Chinese political slogans spark graffiti free-for-all on east London wall

It began with a group of artists and a propaganda slogan: 24 Chinese characters painted in bold red, stretching nearly 100 metres along Brick Lane in London’s East End.

But over the weekend, the Chinese government slogan promoting – ironically or not – the country’s “socialist core values” was swiftly transformed into a forum scrutinising Xi Jinping’s communist rule after garnering attention on social media.

Within hours of appearing on Saturday, the slogan was overlaid with references to the bloody Tiananmen Square massacre in 1989, and phrases: “Free Taiwan”, “Free Tibet” and “Free Uyghurs”. Online, it proved more divisive; criticised by rights groups and activists as “disgraceful” and “Orwellian doublespeak propaganda”.

By early Monday morning, much of the text had been painted over by Tower Hamlets council.

Two people by white wall with small amount of graffiti.

“I didn’t know the original intention of the artist, but at least I can explain the second layer of what people added, which shows that Chinese people still have some agency,” said Mary, who asked not to use her real name.

“If you let them speak, they do have something to say,” she said.

At first, the painted slogan was accompanied by a mock museum label on paper, titled “Core Socialist Values, 2023”, referring to the Chinese slogan described as “ubiquitous” across the country – a slogan displayed in public spaces and on large posters.

“In an adamant display of freedom of expression, the characters, stand as a silent reminder of the oppression of thought, press freedom and to free speech that is still rampant in China in 2023,” said the statement from a group of “free-spirited Chinese artists”.

One of the artists, Yi Que, who first posted the slogan’s Brick Lane appearance on social media, later published a statement after concerns for his family’s safety and severe cyberbullying.

“I hold no political stance. The work aimed to provoke discussions on diverse environments and people’s attitudes towards them,” the statement said.

Born in Taiwan, Mary watched as the text was painted over early on Monday morning. But hours before, the 25-year-old student had watched as people penned their own social concerns with the Chinese state. She spoke with Chinese students and tourists she had just met – some, she later went to the pub with.

“I think that was beautiful,” Mary said of the discussions sparked by the slogan. On Monday morning, she was placing blue sticky notes with “freedom” and “equality” handwritten on them along the white wall.

“If you have a place like this to actually display what Chinese people have to say, they actually have a lot to say.”

While some people said they regarded it as an opportunity for freedom of expression and further debate, others found the slogan ironic, or a reflection of debates unfolding online.

And there were those who were upset that it covered up older work, including a tribute to another street artist who had died.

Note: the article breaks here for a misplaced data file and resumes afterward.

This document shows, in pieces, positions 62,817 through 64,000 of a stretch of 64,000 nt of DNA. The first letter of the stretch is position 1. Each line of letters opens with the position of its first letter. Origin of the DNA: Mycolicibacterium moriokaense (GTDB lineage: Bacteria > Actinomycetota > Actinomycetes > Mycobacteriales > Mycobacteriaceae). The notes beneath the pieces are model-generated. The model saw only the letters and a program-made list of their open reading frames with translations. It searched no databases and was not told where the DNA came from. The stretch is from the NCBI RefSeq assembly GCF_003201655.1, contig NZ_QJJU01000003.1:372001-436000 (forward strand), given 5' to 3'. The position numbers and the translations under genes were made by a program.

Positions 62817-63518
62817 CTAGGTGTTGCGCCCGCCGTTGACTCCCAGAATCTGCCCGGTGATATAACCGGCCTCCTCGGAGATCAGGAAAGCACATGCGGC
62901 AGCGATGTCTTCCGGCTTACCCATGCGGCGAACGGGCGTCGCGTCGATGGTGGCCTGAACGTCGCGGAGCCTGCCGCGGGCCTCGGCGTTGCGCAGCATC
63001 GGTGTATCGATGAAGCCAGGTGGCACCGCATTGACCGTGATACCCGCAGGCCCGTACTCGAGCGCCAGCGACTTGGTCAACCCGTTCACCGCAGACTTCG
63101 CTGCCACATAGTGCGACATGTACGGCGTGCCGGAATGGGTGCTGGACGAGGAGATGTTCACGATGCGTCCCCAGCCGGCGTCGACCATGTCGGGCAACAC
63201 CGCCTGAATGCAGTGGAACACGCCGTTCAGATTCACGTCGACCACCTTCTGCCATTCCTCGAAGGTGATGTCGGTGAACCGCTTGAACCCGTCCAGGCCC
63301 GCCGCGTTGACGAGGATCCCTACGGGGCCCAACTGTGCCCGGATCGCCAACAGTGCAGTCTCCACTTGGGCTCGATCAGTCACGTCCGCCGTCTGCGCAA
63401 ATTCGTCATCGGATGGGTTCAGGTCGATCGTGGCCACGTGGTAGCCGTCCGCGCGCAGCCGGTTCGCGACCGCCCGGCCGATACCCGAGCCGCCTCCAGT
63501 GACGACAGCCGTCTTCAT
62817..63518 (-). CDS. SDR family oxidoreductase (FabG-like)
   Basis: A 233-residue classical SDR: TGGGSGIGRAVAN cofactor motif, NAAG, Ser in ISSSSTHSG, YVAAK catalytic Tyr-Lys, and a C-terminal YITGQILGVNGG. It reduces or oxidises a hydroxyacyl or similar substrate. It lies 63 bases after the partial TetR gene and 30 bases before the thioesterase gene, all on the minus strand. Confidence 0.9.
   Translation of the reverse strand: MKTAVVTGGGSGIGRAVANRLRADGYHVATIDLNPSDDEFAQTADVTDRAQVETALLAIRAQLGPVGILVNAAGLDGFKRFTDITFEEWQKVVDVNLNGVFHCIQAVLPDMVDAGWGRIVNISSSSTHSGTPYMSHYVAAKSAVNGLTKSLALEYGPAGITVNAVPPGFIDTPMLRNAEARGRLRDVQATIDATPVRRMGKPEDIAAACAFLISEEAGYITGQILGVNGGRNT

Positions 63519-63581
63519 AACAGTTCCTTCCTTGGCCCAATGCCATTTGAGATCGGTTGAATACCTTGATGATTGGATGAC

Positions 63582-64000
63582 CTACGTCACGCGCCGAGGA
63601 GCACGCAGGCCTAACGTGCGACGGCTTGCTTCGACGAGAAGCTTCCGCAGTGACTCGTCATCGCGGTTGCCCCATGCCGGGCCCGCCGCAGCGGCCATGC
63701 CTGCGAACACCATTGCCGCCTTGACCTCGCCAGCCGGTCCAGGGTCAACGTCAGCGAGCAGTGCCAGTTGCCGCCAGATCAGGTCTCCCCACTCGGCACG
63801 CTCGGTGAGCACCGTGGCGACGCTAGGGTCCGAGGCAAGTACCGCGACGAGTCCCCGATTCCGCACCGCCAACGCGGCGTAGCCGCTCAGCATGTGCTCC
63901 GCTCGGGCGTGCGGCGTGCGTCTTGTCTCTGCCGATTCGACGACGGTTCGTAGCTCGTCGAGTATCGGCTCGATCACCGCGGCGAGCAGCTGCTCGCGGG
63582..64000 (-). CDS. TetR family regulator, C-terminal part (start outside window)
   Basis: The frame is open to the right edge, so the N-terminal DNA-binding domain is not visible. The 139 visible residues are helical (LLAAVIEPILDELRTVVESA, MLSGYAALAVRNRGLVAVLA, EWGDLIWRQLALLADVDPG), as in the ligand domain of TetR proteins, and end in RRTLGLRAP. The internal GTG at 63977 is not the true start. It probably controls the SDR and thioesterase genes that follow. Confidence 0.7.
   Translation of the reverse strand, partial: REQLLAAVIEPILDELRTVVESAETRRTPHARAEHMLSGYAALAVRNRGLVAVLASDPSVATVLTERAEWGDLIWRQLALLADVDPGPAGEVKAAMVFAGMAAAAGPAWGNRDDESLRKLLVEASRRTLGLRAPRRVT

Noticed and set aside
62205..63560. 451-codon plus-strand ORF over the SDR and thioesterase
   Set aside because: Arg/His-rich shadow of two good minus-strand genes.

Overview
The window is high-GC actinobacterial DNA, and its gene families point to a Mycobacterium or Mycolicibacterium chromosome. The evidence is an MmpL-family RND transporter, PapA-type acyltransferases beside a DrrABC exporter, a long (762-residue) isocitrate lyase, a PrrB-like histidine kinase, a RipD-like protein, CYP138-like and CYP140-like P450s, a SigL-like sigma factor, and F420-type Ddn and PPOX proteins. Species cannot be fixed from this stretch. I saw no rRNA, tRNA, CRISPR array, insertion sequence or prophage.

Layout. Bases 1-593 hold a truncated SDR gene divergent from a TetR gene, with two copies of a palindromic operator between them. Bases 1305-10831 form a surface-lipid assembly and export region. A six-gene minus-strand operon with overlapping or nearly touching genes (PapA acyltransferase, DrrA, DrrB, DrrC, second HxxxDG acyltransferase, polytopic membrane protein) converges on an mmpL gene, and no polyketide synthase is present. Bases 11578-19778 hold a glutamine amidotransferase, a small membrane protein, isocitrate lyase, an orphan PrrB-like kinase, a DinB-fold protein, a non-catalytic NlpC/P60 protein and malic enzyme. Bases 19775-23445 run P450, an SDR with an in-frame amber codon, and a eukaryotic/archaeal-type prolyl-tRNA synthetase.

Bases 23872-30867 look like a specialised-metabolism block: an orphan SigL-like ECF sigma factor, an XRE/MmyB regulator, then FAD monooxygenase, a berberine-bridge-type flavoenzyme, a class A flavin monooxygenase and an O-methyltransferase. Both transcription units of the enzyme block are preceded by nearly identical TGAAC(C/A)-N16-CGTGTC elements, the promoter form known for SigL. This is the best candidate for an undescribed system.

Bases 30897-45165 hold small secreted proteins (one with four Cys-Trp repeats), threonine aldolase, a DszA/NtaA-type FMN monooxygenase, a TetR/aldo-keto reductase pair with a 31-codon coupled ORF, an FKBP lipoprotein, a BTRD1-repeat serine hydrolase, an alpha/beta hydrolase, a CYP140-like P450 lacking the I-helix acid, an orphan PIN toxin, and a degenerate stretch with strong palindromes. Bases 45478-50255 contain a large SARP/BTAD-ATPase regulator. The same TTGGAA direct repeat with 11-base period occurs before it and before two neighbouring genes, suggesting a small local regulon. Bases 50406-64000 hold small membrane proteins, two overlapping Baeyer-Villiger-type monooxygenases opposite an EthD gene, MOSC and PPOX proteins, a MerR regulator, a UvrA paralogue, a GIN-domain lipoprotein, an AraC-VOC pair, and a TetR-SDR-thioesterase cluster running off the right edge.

H, a Hong Kong asylum seeker living in London, said that while he did not agree with the slogan, freedom of expression was paramount.

“No matter what they say, you may not agree with them but I will die to defend what they have [the] right to say about it, to express about it,” he said.

When H first arrived as an asylum seeker in London, he participated in a protest outside the Chinese embassy. Now three years on, the 24-year-old sprayed a familiar slogan along the white wall.

People in Brick Lane by a wall with Chinese characters in red

“The struggle of man against power is the struggle of memory against forgetting” is a phrase he has painted numerous times before as a participant in pro-democracy protests against Hong Kong’s draconian national security law in 2019.

“I think they repainted it white just to make people try to forget whatever happened here in the past week,” said H, who saw it as his “duty” to remark the wall.

“Prosperity without innovation; Democracy without human Rights; Civilisation without morality” were JJ’s choice of words, written in green marker.

The 38-year-old, who asked not to use her real name, was born in northern China and, armed with the understanding of the original slogan as “all lies”, said she needed to express her opinion.

“It’s just the irony because this is just propaganda, those are just empty words,” said JJ, who has lived in London for a decade. “In China, there’s no democracy, there’s no civilisation, there’s no harmony. People have no rights and it’s just empty words.”

While she has no issue with the slogan’s original appearance, she thought its placement was disrespectful to the artist Benzi Brofman’s original graffiti it covered, and the local, east London community.

“It feels wrong … not all Chinese are like this, many Chinese people want to let the local people know that this is not our intention,” she said. “I think it should have happened, but they should have done their research beforehand.”

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